Britons are cutting back on petrol and diesel purchases as they reduce the number of car journeys they make to save cash, amid a worsening cost of living crisis.
Darren Briggs, managing director of the Ascona Group, which operates 60 fuel stations across the United Kingdom, said on Friday sales volumes were down 6-8% over the last six weeks.
“We are seeing our customers making that 20 pound to 30 pound ($24.4-$36.6) purchase of fuel last that little bit longer,” he told BBC radio.
“Pre-Covid we would retail around about 2.8 million litres a week, we’re down to about 2.6 (million),” he said.
But Darren Morgan, director of economic statistics at the ONS, said that people had already started spending less in shops and were cutting down on car journeys due to the high cost of fuel at the pumps in March.
Unleaded petrol is currently at £1.65 a litre on average, up 2.75p since 1 May, while diesel is at £1.79, a fraction off the previous record high set on 23 March.
Britain‘s Office for National Statistics said on Thursday that the UK economy is shrinking by 0.1 percent in March.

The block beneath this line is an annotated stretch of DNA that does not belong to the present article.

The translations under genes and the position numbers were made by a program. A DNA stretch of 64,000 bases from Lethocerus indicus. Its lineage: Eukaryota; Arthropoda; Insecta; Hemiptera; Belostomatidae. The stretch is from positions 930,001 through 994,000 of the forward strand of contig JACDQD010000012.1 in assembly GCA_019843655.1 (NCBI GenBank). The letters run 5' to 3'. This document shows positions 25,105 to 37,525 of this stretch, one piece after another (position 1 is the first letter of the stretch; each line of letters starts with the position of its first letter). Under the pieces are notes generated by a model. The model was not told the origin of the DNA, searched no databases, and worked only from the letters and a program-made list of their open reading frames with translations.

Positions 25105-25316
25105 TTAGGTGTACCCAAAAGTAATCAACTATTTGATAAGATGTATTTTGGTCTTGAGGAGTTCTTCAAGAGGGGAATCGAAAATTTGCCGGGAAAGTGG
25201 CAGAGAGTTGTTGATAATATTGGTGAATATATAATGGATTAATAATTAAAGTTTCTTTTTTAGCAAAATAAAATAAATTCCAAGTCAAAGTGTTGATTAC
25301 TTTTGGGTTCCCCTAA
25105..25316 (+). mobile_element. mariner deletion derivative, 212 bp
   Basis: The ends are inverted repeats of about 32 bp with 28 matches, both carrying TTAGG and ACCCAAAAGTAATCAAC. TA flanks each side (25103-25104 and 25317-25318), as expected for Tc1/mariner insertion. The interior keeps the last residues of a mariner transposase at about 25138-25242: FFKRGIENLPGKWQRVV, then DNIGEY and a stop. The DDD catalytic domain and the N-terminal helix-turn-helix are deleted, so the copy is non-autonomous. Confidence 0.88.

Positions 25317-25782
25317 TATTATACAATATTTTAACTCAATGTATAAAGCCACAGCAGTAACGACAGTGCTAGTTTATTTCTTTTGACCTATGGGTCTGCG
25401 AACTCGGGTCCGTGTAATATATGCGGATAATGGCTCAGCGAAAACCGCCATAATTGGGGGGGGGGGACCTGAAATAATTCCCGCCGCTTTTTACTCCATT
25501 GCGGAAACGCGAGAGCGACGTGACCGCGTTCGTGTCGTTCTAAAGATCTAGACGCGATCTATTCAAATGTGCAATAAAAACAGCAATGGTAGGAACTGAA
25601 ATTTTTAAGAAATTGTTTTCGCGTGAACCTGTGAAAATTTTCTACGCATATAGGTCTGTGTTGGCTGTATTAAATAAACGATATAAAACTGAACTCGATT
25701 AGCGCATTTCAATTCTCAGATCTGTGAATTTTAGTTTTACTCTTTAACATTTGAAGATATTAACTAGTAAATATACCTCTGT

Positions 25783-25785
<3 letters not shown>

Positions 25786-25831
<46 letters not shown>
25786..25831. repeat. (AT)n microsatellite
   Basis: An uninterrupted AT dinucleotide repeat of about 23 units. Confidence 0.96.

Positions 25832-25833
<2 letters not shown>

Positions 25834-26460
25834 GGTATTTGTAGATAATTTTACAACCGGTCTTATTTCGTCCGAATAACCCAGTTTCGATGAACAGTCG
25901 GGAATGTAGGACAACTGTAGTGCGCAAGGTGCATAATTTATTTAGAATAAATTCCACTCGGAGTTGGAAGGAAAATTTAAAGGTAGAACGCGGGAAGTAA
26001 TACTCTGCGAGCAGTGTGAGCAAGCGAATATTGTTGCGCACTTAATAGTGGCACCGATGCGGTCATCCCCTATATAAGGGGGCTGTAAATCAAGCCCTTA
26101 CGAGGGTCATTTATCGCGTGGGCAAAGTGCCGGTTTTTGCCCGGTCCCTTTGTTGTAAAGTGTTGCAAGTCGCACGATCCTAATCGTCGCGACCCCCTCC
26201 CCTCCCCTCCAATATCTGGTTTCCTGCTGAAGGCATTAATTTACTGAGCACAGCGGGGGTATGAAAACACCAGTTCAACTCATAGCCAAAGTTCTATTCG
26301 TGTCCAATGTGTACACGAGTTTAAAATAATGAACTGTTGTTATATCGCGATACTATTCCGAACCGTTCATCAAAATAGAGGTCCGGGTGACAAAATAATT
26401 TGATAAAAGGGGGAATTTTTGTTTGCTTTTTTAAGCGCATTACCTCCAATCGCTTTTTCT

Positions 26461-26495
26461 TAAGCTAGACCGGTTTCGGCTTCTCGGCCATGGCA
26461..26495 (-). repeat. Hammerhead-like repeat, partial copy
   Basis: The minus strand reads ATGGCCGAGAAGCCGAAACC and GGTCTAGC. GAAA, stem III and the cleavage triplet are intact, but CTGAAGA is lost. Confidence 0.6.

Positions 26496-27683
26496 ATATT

Surging prices are causing the biggest squeeze on UK household incomes since at least the 1950s and consumer confidence is at near record lows. Last month, official data found almost a quarter of Britons were struggling to pay household bills, while the boss of the country’s second largest supermarket group Sainsbury’s said shoppers were “watching every penny”.
Rod Dennis of the RAC said the “cost of living crisis is undoubtedly having a very real effect” on drivers using their cars.
“Unfortunately, as a result of yet more increases in the wholesale cost of fuel in recent days we’re likely to see pump prices rise even further in the coming weeks, increasing the squeeze on households,” BBC quoted Dennis as saying.